554. Motoie participated in various battles in the country, exerting himself in order to control Omi in cooperation with Toshisada ODA and Norimune URAGAMI; however, he eventually resigned from the deputy of provincial constable in September 1492 and returned to Kyoto.
  555. Motoie was appointed as deputy of provincial constable in Omi Province in relation to the conquest of Takayori ROKKAKU by Yoshitane ASHIKAGA.
  556. Motoie's descendants were expanded as the Jimyoin family of the Urin family.
  557. Motoie, having left the castle to the care of his brother, Motoharu KANEKO, entered Takatoki-jo Castle of Shugodai (the acting military governor) of the Ishikawa clan to command all the troops, and thus concentrated the soldiers at Takao-jo Castle in Himi (the present-day Saijo City) in order to consolidate the forces.
  558. Motoise Haru-no-taisai (Grand Festival of Spring at the Motoise-jingu Shrine) in April
  559. Motoise Hassaku-sai (Harvest Festival at the Motoise-jingu Shrine) in September
  560. Motoise Naiku Kotai-jinja Shrine
  561. Motoise-jingu Shrine
  562. Motokage KAGAWA
  563. Motokage KAGAWA was a Shugodai (deputy military governor) of West Sanuki Province who lived during the Muromachi Period and the Sengoku Period (Japan).
  564. Motokage fought on Sumimoto's side at first, and later on Takakuni's side.
  565. Motokage started the domestic administration of his own province while serving under Harumoto, who had become new Kanrei.
  566. Motokage', who appears in a certain history simulation game, is a mistake and is actually 'Yukikage KAGAWA'.
  567. Motokata served as imperial secretary Giso to the emperor.
  568. Motokata's brother Motonaga fled to Bicchu (one theory is that he served for Toyokuni YAMANA in Inaba), and the Matsuda clan was destroyed.
  569. Motokatsu MATSUDA personally led his troops and arranged his ranks at Kasaiyama in Mino County whereupon both armies clashed on the rock-strewn river bed of the Asahi-gawa River (Okayama Prefecture).
  570. Motokazu YAKUSHIJI
  571. Motokazu YAKUSHIJI was a busho (Japanese military commander) at the end of Muromachi period (the Sengoku Period (Period of Warring States) (Japan)).
  572. Motokazu YAKUSHIJI, who belonged to Masamoto HOSOKAWA's army, rose up in rebellion against Masamoto HOSOKAWA by backing Sumimoto HOSOKAWA.
  573. Motoki (Elementary trees): garden trees planted in the four directions of a Kakari: willow (southeast), cherry (northeast), pine (northwest), maple (southwest).
  574. Motoki no ishi torii (Stone torii of Motoki)
  575. Motokiyo ARAKI (banished)
  576. Motokiyo GOTO
  577. Motokiyo GOTO (birth date unknown ? July 29, 1221) was a busho (Japanese military commander) during the early Kamakura period.
  578. Motokiyo IZUMI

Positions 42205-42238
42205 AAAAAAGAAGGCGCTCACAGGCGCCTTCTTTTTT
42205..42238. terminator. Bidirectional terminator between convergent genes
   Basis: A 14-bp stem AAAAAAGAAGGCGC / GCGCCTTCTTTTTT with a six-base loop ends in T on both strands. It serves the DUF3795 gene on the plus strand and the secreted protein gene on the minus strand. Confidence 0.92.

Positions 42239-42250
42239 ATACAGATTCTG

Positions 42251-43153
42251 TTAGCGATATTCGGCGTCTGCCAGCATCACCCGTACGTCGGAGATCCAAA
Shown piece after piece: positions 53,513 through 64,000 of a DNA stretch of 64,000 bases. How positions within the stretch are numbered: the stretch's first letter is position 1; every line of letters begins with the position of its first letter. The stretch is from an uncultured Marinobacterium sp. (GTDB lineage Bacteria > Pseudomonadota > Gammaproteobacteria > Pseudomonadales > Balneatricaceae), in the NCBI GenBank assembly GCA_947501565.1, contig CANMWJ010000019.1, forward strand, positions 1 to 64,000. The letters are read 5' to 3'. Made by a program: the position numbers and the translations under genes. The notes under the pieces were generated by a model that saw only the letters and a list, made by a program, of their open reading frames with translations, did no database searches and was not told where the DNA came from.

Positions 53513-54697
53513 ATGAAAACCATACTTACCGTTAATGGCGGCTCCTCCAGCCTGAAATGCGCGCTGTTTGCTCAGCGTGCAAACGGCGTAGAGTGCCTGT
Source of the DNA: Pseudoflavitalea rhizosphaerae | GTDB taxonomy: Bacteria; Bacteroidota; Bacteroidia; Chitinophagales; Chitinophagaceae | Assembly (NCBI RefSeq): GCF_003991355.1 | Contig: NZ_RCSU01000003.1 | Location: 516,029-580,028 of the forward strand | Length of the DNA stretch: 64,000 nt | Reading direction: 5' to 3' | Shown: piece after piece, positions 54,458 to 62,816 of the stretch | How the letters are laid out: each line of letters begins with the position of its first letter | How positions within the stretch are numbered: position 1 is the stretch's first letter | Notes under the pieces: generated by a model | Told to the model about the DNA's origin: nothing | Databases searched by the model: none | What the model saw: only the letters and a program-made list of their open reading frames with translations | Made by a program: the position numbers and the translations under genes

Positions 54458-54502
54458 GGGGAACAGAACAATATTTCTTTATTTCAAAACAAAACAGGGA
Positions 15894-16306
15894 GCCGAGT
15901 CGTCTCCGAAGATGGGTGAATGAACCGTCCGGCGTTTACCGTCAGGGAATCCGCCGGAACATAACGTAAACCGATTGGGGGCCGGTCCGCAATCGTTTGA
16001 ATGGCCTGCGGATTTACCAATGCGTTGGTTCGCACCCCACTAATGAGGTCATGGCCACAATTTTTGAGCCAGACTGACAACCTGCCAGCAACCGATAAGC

579. Motokiyo OGAMO
  580. Motokiyo OGAMO was a Japanese busho (military commander) lived through the Sengoku period (period of warring states in Japan) to Azuchi-momoyama period, who became the lord of Iwakura-jo Castle in Kume Domain, Hoki Province.
  581. Motokiyo ZEAMI, the second Head Master (1363?-1443), got the patronage of Yoshimitsu ASHIKAGA, Yoshimoto NIJO and Doyo SASAKI since his childhood because of his good looks.
  582. Motokiyo retired from his post after lands and people were returned to the emperor in 1869, and accordingly Motoyoshi became the governor of domain.
  583. Motokiyo wished to serve under Hideyori TOYOTOMI at the Siege of Osaka occurred in 1614, but he became ill during the voyage to Osaka, and died on March 23 of the same year despite the medical treatment received at Kennin-ji Temple.
  584. Motokuni HATAKEYAMA
  585. Motokuni HATAKEYAMA (born in 1352, birth date unknown - February 14, 1406) was a shugo daimyo (military governor) as well as a shogunal deputy of the Muromachi bakufu (Japanese feudal government headed by a shogun),who lived from the period of the Northern and Southern Courts through the Muromachi period.
  586. Motokuni first became the Shugo of Echizen Province where his father Yoshito had served as the Shugo; however, Motokuni gave up this post for a Shiba clan member as Echizen Province was originally their branch province, and he instead was granted by the Shiba clan the Shugo post for Ecchu Province.
  587. Motokuni rose to the Shugo post for Yamashiro Province after the Yamana clan fell from power during the Discord of the Meitoku Era.
  588. Motokuni was the first Hatakeyama to become a shogunal deputy, and since the Hatakeyama clan later became the so-called Sankanrei ke (three clans whose member was eligible to be shogunal deputy) in the Muromachi period, Motokuni is called the father of the Hatakeyama clan's resurgence.
  589. Motomachi Ramen
  590. Motomasa HIGASHIZONO
  591. Motomasa HIGASHIZONO (January 30, 1675 - July 17, 1728) was a Kugyo (high court noble) who lived in the mid-Edo period.
  592. Motomasa JIMYOIN and Yorinao TOMINOKOJI (an adopted son of Hidenao TOMINOKOJI) were Motohide's brothers; the wife of Motosada JIMYOIN was his sister.
  593. Motomasa KANZE
  594. Motomasa KANZE (1394 or around 1401 - August 26, 1432) was a playwright and an actor of Noh (traditional masked dance-drama) during the Muromachi period.
  595. Motomasa KANZE (1930-1990) was a shite actor (a principal actor) of the Kanze school of Noh.
  596. Motomasa SANGAWA - leader of kokujin-shu from Sanuki Province.
  597. Motomasa died on a journey in 1432, the next year Otoami assumed the position of Kanze-dayu.